Houston Rockets Potpourri: May 29, 2016

  • I was planning on writing a post today about the Ty Lawson disaster, but I woke up later than expected and don’t feel like staring at numbers.  So I will treat you all to some thoughts, some (most) of which I already tweeted about in the past five minutes.  First, Klay Thompson: he’s incredible and was a God last night.  But just watch – in a display of the recency/significance bias which characterizes much of sports discussion, the absurd notion that Thompson is a superior shooting guard to James Harden will even further cement itself over the summer.

  • I think I’d prefer Jeremy Lin at his expected price tag over Mike Conley at the max.
  • We’re all down on the team right now, and understandably so, but Harden and Capela gives you two rock solid building blocks upon which to build.  That’s a pretty good start.  To that end, I regret how things played out this season and I regret my motivations in wanting that the team make the playoffs.  Had they been able to fetch a first rounder for Howard, had the Motiejunas trade not been rescinded, and had they missed the playoffs, you could have been staring at three first round picks and wads of cap space through which to build your team this summer.  That was obviously Morey’s plan.  And if you hit on those picks, you can have a young foundation without needing to rely on success in free agency.
  • I kind of hope the Rockets eschew the big game market this summer and focus on Class B free agents like Lin and Alan Crabbe to solidify their depth.  If you strike out on the top guys, you end up with nothing.  I also still think sometimes about how the Rockets had Kyle Lowry wait while they courted Chris Bosh a few summers ago.  There’s no clear indication Lowry would’ve chosen Houston over Toronto, but one can’t deny the odds would have been greater had they made him feel like a priority.
  • You can tell the Dwight saga has shifted my views on free agency a bit.  I don’t regret any of what the Rockets have done.  There was a sound rationale behind their team-building strategy in this era.  But imagine, had they traded for Millsap (using the cap space earmarked for Howard), retained Asik, and kept Chandler Parsons, would they have been better off than they currently are?  Most likely, yes.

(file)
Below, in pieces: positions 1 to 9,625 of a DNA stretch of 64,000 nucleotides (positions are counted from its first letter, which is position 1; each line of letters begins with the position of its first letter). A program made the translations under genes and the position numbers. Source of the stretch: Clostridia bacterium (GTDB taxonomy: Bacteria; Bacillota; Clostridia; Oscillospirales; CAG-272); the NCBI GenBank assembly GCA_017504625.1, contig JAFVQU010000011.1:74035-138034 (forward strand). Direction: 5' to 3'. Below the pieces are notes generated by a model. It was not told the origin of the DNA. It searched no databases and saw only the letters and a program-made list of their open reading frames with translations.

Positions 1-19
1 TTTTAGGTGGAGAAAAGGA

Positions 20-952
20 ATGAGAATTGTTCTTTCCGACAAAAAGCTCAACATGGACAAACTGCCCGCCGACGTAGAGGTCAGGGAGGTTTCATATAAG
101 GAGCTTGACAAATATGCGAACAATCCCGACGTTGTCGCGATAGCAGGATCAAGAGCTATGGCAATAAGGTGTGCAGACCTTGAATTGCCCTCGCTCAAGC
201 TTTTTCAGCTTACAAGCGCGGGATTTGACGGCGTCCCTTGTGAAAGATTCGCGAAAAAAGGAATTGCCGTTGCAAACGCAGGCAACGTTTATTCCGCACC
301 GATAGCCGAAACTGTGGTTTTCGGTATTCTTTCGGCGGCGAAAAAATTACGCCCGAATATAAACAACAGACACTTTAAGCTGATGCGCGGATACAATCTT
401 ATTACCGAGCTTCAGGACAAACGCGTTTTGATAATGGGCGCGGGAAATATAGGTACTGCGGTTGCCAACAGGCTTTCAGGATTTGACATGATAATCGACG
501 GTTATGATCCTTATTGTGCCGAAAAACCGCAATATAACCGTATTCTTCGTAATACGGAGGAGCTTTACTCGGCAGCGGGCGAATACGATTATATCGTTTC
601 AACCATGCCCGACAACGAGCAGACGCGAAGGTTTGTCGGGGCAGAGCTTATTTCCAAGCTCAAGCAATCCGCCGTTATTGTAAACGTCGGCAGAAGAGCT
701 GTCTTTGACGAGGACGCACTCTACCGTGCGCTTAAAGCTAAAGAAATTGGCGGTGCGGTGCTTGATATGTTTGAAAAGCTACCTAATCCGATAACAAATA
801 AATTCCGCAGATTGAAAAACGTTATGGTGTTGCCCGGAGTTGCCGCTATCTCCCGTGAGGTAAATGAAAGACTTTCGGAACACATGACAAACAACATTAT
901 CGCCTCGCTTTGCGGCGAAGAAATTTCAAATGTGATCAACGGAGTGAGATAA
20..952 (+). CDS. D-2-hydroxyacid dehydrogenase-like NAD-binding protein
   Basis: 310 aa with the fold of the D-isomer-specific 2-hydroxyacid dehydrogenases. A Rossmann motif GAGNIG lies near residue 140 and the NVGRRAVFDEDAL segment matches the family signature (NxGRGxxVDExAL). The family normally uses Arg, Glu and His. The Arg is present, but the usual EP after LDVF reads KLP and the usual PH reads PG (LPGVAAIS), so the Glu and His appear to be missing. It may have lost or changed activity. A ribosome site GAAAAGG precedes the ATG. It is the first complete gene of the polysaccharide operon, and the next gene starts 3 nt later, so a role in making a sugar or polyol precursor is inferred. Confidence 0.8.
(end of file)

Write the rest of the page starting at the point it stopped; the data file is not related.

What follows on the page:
• Maybe this imminent choke job by OKC shifts the pendulum in Durant’s mind back to testing the waters this summer?  (Despite what I wrote literally a few lines above, I just can’t stop big game hunting).  Maybe if they go down in a sea of Westbrook turnovers and bad decisions, he decides a change of scenery would be for the best.  The chances are slim to none – had Klay Thompson not gone supernova, the Thunder were on their way to Cleveland.  But its really a shame, because Durant and a prime-Harden really is a match made in basketball heaven.  Westbrook might be the better overall player, especially when factoring in his intensity, but I really think Harden, with his natural playmaking abilities and overall composure is the better fit for Durant.  This current evolved version of Harden–but as a full-time facilitator–is something I’ve salivated over in my mind’s eye, and we’ll probably never see it because he’ll probably never have a teammate he deems worthy of necessitating that he take a step back.  Pun intended.
  • I’m still thinking about D’Antoni, and as I said before, I’m intrigued.  But I just can’t shake the idea of marginal return.  Houston was 7th in offense and down in the 20’s defensively.  If that 7th ranked offense improves to say, 4th, does that really move the needle?  Lets say they go up to 4th in offense and 15th in defense.  I don’t think that would be anywhere near the same net payoff as the scenario where they fell to 11th in offense, but climbed to say, 9th in defense.  That’s my problem with the D’Antoni signing.  Sure, it’ll be much more aesthetically pleasing.  But is the marginal benefit really adding any value?  The same thinking applies to Harden as well.  Maybe he gets a little bit more efficient; maybe D’Antoni puts him in some better spots to get off his shot.  Is there really that much room for improvement on the offensive end?  (The only facet in which he declined this year was in shooting the ‘3’.)  Where he could have really taken the next step for himself and for his team is if an authoritarian figure challenged him to commit on the defensive end full time.

About the author: Rahat Huq is a lawyer in real life and the founder and editor-in-chief of www.Red94.net.

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